Shawn Szydlowski has skated eight seasons with the Komets and he, at last, has solidified his résumé with a championship. If there was any doubt before, it now seems apparent his jersey will someday be lifted to the rafters at Memorial Coliseum. And he’ll likely be the last one to receive that honor for a long while.
But that doesn’t mean he’s done playing, not based on how he performed in the playoffs or what he said shortly after hoisting the Kelly Cup on Friday night at Memorial Coliseum.
“After this, I can’t be done. I’ve still got some left in me, I feel like. After this, I want to do it again,” Szydlowski said.
Every summer, the Komets lose players to retirement. Age, injuries, familial responsibilities and the call of higher-paying jobs compete with love of the game. So there’s no telling just how many players will make Friday’s 2-1 victory over the South Carolina Stingrays their final contest.
But the decisions made, in particular, by 30-year-old Szydlowski, the team’s longest tenured player, and 31-year-old A.J. Jenks, its captain, will be watched.
Jenks said he wasn’t ready to even think about next season.
“That’s the true definition of a team right there. That’s why we won,” Jenks said, as he watched his teammates celebrate. “It feels like this has been a long time coming, but I finally got it and I couldn’t be happier.”
Szydlowski finished the postseason with two goals and 11 points in only nine games, thriving with new linemates Alan Lyszczarczyk and Anthony Nellis. In the finals, which Fort Wayne won 3-1, Szydlowski had two goals and four points, highlighted by his two goals and an assist in the 6-4 victory in Game 3.
He had a message for the Fort Wayne fans, after 10,477 packed the Coliseum on Friday: “I love you guys, thank you for the support, and we finally did it baby! We finally did it.”
Szydlowski’s relationship with the organization had been a bit frayed not long before. He was benched for three games in April, missed the final road trip of the regular season under mysterious circumstances (some say he was benched, others that he was injured after angrily punching something in the locker room), and when he returned to the lineup for Game 3 of the first round against Wichita, he’d been stripped of his alternate captaincy in favor of Justin Vaive.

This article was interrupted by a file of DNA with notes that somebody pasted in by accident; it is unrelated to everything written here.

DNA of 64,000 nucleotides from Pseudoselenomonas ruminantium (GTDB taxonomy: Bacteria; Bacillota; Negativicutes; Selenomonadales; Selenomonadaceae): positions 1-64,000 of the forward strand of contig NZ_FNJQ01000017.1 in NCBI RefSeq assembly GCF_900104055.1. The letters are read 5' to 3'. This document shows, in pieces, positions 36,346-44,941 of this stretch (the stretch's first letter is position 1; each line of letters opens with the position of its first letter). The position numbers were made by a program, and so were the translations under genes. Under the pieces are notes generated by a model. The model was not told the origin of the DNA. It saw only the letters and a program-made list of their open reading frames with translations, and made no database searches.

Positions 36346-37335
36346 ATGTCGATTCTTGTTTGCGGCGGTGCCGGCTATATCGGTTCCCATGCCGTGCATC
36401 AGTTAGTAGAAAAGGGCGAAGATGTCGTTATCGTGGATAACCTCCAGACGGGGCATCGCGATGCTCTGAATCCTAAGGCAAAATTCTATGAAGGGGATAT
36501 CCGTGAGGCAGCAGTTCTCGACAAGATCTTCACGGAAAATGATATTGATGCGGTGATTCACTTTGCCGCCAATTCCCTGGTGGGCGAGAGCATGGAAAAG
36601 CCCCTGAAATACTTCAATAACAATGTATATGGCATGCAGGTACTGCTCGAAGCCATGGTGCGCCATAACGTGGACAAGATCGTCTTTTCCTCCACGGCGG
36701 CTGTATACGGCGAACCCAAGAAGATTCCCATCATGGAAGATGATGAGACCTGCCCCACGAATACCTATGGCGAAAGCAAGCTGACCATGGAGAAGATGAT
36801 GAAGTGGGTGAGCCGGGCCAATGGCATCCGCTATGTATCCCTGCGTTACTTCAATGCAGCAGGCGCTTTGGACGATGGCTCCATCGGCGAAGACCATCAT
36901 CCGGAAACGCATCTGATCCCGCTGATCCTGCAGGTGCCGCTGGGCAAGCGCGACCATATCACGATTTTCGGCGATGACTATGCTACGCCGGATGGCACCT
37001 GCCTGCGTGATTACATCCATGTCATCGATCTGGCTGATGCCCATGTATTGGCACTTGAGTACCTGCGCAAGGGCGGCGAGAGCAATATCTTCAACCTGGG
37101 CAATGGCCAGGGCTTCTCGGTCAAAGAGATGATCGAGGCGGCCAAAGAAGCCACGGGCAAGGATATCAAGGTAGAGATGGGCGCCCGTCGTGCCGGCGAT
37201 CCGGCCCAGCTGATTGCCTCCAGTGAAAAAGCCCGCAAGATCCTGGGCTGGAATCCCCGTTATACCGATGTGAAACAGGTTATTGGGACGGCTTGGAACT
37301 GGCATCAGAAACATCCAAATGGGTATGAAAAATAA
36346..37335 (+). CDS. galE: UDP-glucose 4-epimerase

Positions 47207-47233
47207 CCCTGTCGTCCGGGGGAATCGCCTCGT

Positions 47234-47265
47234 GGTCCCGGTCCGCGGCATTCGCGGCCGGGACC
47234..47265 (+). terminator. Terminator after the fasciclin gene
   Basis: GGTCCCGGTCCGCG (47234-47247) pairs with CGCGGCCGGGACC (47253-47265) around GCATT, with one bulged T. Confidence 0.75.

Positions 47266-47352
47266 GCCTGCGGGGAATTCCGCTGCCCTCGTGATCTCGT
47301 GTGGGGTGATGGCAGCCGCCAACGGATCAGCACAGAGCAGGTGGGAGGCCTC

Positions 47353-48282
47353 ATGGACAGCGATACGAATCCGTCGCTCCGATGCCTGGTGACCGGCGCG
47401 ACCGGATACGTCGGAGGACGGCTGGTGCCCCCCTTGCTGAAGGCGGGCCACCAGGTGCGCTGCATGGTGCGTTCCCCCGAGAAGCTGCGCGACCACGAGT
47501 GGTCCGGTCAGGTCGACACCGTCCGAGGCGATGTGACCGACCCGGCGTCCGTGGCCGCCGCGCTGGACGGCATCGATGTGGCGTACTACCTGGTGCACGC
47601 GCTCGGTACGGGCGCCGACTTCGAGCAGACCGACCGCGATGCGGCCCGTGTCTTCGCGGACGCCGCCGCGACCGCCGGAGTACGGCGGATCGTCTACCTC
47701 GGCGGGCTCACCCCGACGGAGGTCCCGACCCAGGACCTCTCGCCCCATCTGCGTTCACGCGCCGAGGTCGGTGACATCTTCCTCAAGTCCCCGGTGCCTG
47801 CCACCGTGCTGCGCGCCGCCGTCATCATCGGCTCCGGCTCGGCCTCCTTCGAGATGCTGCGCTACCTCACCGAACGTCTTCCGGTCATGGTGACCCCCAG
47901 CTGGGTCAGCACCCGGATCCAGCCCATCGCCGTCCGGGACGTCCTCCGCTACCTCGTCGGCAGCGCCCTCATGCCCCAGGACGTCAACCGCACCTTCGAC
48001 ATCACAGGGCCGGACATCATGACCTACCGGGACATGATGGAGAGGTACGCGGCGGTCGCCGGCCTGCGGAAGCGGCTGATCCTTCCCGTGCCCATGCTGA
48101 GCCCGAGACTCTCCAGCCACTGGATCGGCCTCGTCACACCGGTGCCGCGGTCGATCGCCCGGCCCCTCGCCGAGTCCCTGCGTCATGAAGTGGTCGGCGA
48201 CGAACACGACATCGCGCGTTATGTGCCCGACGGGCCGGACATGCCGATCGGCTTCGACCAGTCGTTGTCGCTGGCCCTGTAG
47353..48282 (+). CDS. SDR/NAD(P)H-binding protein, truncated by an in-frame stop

Szydlowski acknowledged publicly that he had been poorly channeling dissatisfaction with his own play, and he repeatedly thanked the coaches and his teammates for sticking with him. Szydlowski rewarded them in the postseason by looking again like the player who led the league in scoring in 2017-18, when he was MVP and his team got to overtime of Game 7 of the Western Conference Finals against the Colorado Eagles.
“There’s just so much character on this team,” Szydlowski said. “I can’t put it all into words, but I know I can’t say anything bad about these guys. Guys were in and out of the lineup, nobody was a distraction, everybody bought in. It’s pure ecstasy, pure joy right now, and that’s it.”
Szydlowski totaled four goals and 29 points in 35 regular-season games. If the Komets try to bring him back, it could be in a reduced role, capitalizing on his power-play skill (one goal, 15 assists with the man-advantage during the regular season). That wouldn’t be unlike what they did with former captain Lincoln Kaleigh Schrock, who was often the 10th forward in his final season.
The Komets are poised to lose some of their key players – including Brandon Hawkins, Randy Gazzola and Vaive – to ECHL teams who owned their rights before opting out of this season. Others, such as Playoff MVP Stephen Harper, Nellis and Nick Boka, should get interest from teams in the higher-level American Hockey League.
So keeping as many faces from this team as possible will probably be prioritized. If Szydlowski is among them will have to be figured out in short order; training camp is only three months away.
“I told Szyd before we started that we’re going to end this year with the championship and I want the first hug out of the pile. So I sprinted over there to make sure I got the first hug out of Szyd,” said coach Ben Boudreau, whose contract expires this summer.
“Somebody who’s given eight years of his life to this organization, for Szyd to finish this year on a high note like that, the guy deserves a jersey in the rafters and I couldn’t be any happier for a guy like him.”